Mitosis is the complex process in which duplicated chromosomes are condensed, segregated with the help of the mitotic spindle, and packaged in to daughter cell nuclei. Mitosis occurs in five stages: prophase, prometaphase, metaphase, anaphase and telophase.

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  • News & Views |

    The collapse of DNA replication forks leads to the formation of single-ended DNA double-strand breaks. One would have assumed that these breaks would be repaired as soon as possible. However, a recent study suggests that a delay in DNA polymerase θ-mediated end joining until mitosis, orchestrated by BRCA2 and RAD52, favors genomic stability.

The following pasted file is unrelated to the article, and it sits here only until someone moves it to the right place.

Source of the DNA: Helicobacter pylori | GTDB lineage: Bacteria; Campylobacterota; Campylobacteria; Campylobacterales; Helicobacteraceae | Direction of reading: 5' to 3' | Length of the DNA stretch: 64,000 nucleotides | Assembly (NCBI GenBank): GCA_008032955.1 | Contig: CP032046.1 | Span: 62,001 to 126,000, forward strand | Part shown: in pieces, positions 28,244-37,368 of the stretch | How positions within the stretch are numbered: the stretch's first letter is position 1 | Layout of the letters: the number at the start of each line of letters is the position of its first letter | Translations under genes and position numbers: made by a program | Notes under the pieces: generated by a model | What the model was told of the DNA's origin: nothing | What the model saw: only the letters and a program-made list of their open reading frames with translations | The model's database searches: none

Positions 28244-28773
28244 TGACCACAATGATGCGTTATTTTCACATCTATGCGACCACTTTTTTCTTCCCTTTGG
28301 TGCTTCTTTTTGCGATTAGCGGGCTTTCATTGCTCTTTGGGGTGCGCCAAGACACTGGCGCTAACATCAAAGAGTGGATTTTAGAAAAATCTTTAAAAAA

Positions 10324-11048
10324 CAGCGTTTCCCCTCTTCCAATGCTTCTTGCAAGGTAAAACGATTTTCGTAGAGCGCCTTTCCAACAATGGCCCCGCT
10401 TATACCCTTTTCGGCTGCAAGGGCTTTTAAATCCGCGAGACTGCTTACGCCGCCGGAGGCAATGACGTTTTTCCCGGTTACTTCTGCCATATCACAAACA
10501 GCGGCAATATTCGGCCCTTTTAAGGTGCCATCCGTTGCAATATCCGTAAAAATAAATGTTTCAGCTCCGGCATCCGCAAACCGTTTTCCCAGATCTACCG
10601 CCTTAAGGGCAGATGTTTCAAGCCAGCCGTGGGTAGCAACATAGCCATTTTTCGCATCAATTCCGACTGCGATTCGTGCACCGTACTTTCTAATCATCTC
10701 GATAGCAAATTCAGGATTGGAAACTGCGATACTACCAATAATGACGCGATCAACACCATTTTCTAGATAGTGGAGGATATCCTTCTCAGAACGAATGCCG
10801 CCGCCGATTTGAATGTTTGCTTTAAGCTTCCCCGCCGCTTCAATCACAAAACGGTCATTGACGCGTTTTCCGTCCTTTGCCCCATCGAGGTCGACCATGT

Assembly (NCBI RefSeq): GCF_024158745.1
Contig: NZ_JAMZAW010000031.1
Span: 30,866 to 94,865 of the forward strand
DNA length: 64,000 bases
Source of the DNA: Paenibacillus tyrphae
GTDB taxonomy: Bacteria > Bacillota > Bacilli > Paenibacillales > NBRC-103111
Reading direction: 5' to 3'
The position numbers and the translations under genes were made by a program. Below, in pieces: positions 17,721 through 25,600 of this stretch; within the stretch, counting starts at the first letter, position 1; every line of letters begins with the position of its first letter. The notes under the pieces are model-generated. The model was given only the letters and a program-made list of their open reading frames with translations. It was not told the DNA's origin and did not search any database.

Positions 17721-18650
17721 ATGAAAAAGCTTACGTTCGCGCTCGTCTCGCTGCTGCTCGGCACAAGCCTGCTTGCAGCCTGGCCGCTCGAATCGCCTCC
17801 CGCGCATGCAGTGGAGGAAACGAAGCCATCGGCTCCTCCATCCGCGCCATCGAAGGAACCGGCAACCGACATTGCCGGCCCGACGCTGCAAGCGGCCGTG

• Michalis Petropoulos
    •  & Thanos D. Halazonetis
    Nature Cell Biology 23, 1055-1057
  • News & Views |

    Assembly of the mitotic spindle requires timely separation of the centrosomes. Their movement apart is driven by the plus-end-directed kinesin Eg5. A new study demonstrates that the kinesin KIFC3 provides an opposing microtubule-based cohesive force that modulates centrosome separation and ensures accurate chromosome segregation.

    • Ciaran G. Morrison
    Nature Cell Biology 21, 1057-1059
  • News & Views |

    During mitosis, the kinetochore connects chromosomes to spindle microtubules and enables chromosome segregation. A genetic study in vertebrate cells demonstrates phosphorylation-regulated plasticity of kinetochore assembly and highlights the role of the centromere protein T in load-bearing kinetochore–microtubule attachment.

    • Yang Yang
    •  & Hongtao Yu
    Nature Cell Biology 20, 1335-1337